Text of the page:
Jeb Lund twists the knife in the wound.

His announcement that his campaign was over could not have been more fitting for what his campaign represented: A passionate delivery of an old idea everyone had already memorized, delivered instead as news. A few people listening had red eyes, as some internal mechanism in Rubio yanked down a lever to the Emotionally Uplifting Twaddle setting.

“I ask the American people: Do not give in to the fear. Do not give in to the frustration,” he said. “We can disagree about public policy, we can disagree about it vibrantly, passionately. But we are a hopeful people, and we have every right to be hopeful.”

It was a valediction of bullshit, as inexorable and damned as the rising Florida tide.

It was Rubio’s campaign, after all, that announced, “Nothing matters if we aren’t safe,” that inflated a potential single Iranian nuclear weapon into an existential threat to the whole United States, that portrayed the border as a sieve through which ISIS would infiltrate potentially thousands of terrorists, that implied we’d restart the Guantanamo torture machine, that said we’d nearly conceded the rest of the century to China, that proclaimed the next generation nearly certain to be immiserated compared to their parents and described the president as alternately a mortally dangerous incompetent and a godless Machiavel who spent the last seven years fundamentally transforming the nation into an unrecognizable dystopia.

It was a masterpiece of bullshit, combining the Rubio experience’s two true and constant outcomes: a text any follower could have reasonably assembled from the greatest hits, and one whose philosophical aspirations were invalidated by the person voicing them. Rubio’s rhetoric never tried to soar higher than when it was being undermined by everything else he campaigned on.

It was the last weepy gesture of a bozo charlatan, and it sent most of the audience away unaffected. When he finished, people moved as if to exit and found themselves suddenly stopped by a room so full of journalists that everyone had their own personal interviewer.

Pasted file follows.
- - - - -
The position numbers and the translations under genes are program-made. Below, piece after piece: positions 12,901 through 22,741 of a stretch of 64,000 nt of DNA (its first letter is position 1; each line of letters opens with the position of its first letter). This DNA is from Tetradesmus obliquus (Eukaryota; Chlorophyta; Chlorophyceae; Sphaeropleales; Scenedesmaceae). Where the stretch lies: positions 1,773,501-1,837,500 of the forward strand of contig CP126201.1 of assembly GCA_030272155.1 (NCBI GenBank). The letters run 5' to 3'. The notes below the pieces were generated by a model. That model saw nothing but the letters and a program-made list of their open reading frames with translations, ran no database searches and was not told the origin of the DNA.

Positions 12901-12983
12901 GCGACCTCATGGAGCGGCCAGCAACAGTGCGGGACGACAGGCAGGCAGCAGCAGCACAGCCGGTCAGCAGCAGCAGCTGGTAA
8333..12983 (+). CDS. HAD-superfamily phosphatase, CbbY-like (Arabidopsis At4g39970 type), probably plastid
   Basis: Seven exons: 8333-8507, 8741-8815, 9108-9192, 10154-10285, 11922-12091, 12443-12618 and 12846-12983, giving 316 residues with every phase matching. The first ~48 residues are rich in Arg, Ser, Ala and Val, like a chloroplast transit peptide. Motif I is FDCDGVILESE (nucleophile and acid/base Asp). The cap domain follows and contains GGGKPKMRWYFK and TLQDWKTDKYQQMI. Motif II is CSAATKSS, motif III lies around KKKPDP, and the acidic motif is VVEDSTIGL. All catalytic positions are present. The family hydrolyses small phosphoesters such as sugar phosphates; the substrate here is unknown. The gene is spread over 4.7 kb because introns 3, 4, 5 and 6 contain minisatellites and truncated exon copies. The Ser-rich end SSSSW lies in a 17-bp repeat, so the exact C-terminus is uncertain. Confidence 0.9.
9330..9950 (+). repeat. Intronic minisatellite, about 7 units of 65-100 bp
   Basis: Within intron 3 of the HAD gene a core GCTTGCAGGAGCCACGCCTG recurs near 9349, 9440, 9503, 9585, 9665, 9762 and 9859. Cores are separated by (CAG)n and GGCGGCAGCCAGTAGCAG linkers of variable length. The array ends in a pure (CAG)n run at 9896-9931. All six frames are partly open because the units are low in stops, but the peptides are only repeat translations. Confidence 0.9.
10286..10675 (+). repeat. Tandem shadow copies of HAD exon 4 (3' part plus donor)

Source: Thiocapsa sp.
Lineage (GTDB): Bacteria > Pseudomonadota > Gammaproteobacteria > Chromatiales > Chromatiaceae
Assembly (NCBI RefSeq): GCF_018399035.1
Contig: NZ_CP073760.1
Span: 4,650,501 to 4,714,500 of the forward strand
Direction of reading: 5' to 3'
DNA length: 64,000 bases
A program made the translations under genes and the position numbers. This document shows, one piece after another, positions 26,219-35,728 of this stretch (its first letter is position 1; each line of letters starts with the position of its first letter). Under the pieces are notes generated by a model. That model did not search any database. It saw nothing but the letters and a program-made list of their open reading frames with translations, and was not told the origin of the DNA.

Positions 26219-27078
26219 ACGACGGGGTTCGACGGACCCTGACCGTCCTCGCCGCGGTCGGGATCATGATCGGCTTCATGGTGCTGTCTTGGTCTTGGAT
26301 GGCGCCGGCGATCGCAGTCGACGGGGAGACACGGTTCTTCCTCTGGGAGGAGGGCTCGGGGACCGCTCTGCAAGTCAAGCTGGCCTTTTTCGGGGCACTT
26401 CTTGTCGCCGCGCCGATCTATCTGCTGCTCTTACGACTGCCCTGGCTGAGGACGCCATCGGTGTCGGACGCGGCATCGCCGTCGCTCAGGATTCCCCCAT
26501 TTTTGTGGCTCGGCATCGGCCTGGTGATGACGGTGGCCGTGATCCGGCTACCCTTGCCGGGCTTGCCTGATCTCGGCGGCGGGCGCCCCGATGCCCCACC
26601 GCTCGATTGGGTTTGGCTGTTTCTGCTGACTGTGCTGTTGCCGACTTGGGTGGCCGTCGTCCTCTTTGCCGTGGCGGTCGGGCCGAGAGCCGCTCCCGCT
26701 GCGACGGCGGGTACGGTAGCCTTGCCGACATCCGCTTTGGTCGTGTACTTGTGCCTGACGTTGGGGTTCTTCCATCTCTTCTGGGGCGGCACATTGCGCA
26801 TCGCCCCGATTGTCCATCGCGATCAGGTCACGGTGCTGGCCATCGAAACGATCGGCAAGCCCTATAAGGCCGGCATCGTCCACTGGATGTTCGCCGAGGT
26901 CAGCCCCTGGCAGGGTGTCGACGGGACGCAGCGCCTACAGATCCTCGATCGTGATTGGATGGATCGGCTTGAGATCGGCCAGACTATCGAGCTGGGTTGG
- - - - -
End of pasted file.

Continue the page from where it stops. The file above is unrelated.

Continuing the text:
On Thursday, Rubio told reporters that he is “not running for anything” and is going to “be a private citizen.” And that, too, is almost certainly bullshit.

I agree with Lund. Running for office and sucking up to the wealthy and powerful is all that Rubio knows to do and so he will likely be back again.

Stephen Colbert also gives him a send-off.


  1. says

    So why did his campaign crash and burn

    They used the wrong software release. They used the “internet of creepy things” release and should have been running the “internet of awkward things” release. So instead of appearing to be human, he appeared to be … I’m not sure what, but it sent shivers down my aibo’s spine.

  2. raven says

    Rubio just came across as creepy. Ted Cru,z only cuter and able to act like a normal human for whole minutes at a time. He is a far right extremist, christofascist, and misogynist.

    The tipoff was his religion. He was a Catholic, became a Mormon, became a fundie Protestant, and is now a sort of Catholic. His attention span was about that of a fruit fly or a Sarah Palin, the latter of which he resembles in not being too interested in actually showing up for work.

    PS Yeah, I don’t see him becoming a private citizen either. He has four kids and what else could he do but be a government employee of some sort. I’m sure he is hoping the GOP wins the next election so he can be a cabinet member or head a federal agency slated for demolition, maybe HEW or the EPA.